Serve over a bed of rice or over mini pasta shells.

*Note - you can either serve the chicken thighs whole or shred the meat and discard the bone.

From the Mamma:
Dad's Braciole

Braciole is one of those classic Italian comfort foods. Slow cooked meat in a hearty gravy with a taste that no beef stew, stroganoff, or wellington could even compare with! It's one of those dishes you make in the downstairs kitchen and you nurture for a good few hours until it reaches perfection. The smell alone makes my dad's braciole recipe one of my greatest family memories. My father got his passion for cooking from the big Italian famiglia, and his technique from the Culinary Institute of America. Needless to say, his recipe is top of the line! See for yourself....

Dad's Braciole

2 - 3 lb. cut of top round or flank steak, pounded relatively thin
2 cups Italian seasoned bread crumbs
2-4 slices good quality ham or prosciutto cotto
2-4 slices domestic provolone
1/2 cup grated parmesan cheese
1/4 cup chopped parsley
salt to taste
pepper to taste
1 lg onion, minced
12 cloves garlic, minced
2 28 oz. cans San Marzano crushed tomatoes
1 1/2 cups red wine
1 28 oz can of water

Mix the seasoned bread crumbs with parsley, grated cheese, 3 cloves of minced garlic. Combine with extra virgin olive oil until moistened (like the consistency of wet beach sand).

Lay out the pounded meat and top with bread crumb mixture, sliced provolone, and sliced ham. Roll against the direction of the grain of the meat (so that when you slice the cooked braciole, it is cut against the grain. Roll up the meat. Secure with butcher's twine. Season the outside of the meat with salt and pepper. Sear on each side in a few tbsp of olive oil. Remove from pan, set aside.

Add a few more tbsp of olive oil to the pan. (enough to coat the veggies). Saute the onions for a couple minutes, add the garlic. saute until all are soft and lightly golden. Add in the red wine, deglaze the pan. Cook off the alcohol (about 5 minutes). Add the tomatoes and water. Return the meat to the pan.

Simmer on medium heat for about 2 1/2 hours, depending on the size of your meat. Stir frequently. When cooked, slice the meat and serve the extra sauce over pasta. MANGIA!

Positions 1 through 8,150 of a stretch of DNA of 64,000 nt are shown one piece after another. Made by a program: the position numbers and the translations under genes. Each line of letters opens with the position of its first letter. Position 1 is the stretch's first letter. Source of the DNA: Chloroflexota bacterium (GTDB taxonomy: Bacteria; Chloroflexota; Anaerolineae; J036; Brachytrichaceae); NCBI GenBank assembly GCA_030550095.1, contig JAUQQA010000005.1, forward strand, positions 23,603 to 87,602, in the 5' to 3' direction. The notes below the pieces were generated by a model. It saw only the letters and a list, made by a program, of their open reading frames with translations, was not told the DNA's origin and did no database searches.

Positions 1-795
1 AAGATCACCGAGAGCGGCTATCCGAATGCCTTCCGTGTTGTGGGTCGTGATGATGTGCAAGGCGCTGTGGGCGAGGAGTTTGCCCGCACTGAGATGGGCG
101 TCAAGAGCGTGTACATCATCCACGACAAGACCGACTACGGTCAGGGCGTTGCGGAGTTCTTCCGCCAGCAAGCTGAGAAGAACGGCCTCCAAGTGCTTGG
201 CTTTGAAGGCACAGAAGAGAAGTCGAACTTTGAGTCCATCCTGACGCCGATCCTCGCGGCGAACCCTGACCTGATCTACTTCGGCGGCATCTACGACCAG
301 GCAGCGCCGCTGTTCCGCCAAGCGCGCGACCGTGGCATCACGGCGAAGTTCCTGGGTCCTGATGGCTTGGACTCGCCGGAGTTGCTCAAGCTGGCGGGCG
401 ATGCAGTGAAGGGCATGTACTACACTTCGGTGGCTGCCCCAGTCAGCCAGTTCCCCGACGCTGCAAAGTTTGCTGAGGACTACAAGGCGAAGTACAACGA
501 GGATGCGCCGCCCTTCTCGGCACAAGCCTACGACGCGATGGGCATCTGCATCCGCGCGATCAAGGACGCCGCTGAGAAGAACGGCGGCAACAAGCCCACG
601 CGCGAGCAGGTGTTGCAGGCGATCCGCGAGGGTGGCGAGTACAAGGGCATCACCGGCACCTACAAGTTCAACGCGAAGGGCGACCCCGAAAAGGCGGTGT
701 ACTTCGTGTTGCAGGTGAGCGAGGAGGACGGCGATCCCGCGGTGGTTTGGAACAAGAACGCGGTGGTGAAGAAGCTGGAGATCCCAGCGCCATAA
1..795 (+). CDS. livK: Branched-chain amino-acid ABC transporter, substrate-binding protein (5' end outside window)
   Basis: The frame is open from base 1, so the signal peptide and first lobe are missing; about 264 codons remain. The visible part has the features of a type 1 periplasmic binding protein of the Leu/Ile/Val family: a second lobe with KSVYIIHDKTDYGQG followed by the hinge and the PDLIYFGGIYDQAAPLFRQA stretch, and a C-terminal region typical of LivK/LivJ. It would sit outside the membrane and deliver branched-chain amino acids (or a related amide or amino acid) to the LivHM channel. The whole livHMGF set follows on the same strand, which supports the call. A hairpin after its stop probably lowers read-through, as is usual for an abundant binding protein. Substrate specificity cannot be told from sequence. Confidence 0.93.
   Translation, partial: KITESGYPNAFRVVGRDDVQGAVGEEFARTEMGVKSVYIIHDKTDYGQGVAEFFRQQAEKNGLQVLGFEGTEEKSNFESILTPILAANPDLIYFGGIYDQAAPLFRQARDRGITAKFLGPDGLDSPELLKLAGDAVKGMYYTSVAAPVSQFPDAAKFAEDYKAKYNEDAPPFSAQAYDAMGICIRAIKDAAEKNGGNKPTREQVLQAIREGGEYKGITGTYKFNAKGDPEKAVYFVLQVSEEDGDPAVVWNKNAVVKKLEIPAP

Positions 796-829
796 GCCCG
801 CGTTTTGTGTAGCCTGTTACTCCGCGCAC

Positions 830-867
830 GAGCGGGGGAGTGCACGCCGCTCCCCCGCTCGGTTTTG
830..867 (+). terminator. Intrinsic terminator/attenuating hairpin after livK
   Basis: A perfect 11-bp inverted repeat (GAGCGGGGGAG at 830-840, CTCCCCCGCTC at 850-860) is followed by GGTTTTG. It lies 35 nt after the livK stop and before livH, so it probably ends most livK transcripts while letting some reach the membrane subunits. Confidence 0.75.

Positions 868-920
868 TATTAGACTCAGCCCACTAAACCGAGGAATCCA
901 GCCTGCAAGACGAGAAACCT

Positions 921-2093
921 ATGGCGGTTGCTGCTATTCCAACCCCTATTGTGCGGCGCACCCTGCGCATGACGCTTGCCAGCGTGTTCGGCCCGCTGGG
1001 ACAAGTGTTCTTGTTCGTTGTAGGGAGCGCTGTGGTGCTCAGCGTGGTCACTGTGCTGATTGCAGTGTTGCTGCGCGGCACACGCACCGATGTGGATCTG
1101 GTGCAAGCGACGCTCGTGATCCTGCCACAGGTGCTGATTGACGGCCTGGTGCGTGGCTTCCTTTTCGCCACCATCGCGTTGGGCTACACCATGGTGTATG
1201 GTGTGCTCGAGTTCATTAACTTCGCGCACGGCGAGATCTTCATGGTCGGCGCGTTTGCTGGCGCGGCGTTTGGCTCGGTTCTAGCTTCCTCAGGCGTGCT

*TIP* - whenever you are slow cooking a gravy like this, or even a soup, throw in the rind from the block of cheese you are using. (In this case, parmiggiano) It gives the sauce an incredible flavor. Always save those rinds in the freezer, you never know when you'll need 'em!

Sunday, October 17, 2010

New Guest Recipe: Gluten Free Peanut Butter Cupcakes

With the second anniversary of the Cucina Domenico blog coming up, it is no secret that networking has played a major part in gathering my blog followers and readers. From my co-blogging project with Una Mamma Italiana and earning a spot on Lorraine Ranalli's Cucina Chatter radio broadcast, to forming Facebook friendships with Johnny "Meatballs" DeCarlo and many other food bloggers, I am very grateful for the opportunities that networking has brought.

This week I am very proud to introduce a new friend to the Cucina Domenico readers. Emma Caperelli Loerky is a South Philly native who I had the pleasure of becoming Facebook 'friends' with via this blog. I would often notice the fantastic recipes that Emma would post. Her recipes are always very creative and beautifully presented. They are also often gluten free. Being very impressed with her creativity and focus on gluten free recipes, I approached Emma about contributing some of her recipes to my blog, and am very happy that she has agreed to do so.

This week we are featuring Emma's Gluten Free Peanut Butter Cupcakes...just in time for all your Halloween parties! You will have the opportunity to read more of Emma's contributions in future Guest Recipe posts here at Cucina Domenico. You can also read more about Emma and her approach to gluten free cooking below.

Welcome to the Cucina, Emma!

Hello all,

I'd first like to thank Dominic for giving me the opportunity to contribute to his blog. I'm really excited and flattered and I hope to be able to bring you recipes that you find useful. My name is Emma, and, like Dominic, I was born and raised in South Philly. I also raised my son, Jake, there for the first 12 years of his life. In 2006, I moved to San Diego to marry my best friend, Karl.

Up until I met my husband, I had never thought I'd leave South Philly. I had also never heard of Celiac Disease, which is an autoimmune disease in which the lining of the small intestine is damaged from eating gluten and other proteins found in wheat, barley, rye, and possibly oats (I borrowed that definition from Google, people). Being Italian American and growing up in South Philly, where macaroni, meatballs, and sausage (aka Gravy) is the mandatory Sunday dinner, and the soft pretzel is a food group (seriously, as a child we were given soft pretzels in school along with milk at snack time), I was baffled.

Anyway, in the past 5 years, I've learned to read labels and I'm learning how to cook and bake for my husband. I should also mention that my husband cannot have milk products. Apparently, it's quite common for people with Celiac Disease to become intolerant to dairy products as well. Fortunately, my husband can still have eggs and butter. So, needless to say, I've had quite a few mishaps and I'm not always successful, but I have come across a few recipes that I think are worthy of sharing. I should point out that not everything I make is gluten free. My son and I still eat gluten, and, quite often, I will make two versions of the same dish. Even though it can be time-consuming, doing that allows me to freeze any extra gluten free portions, and it also cuts down on cost since gluten free products can be quite expensive.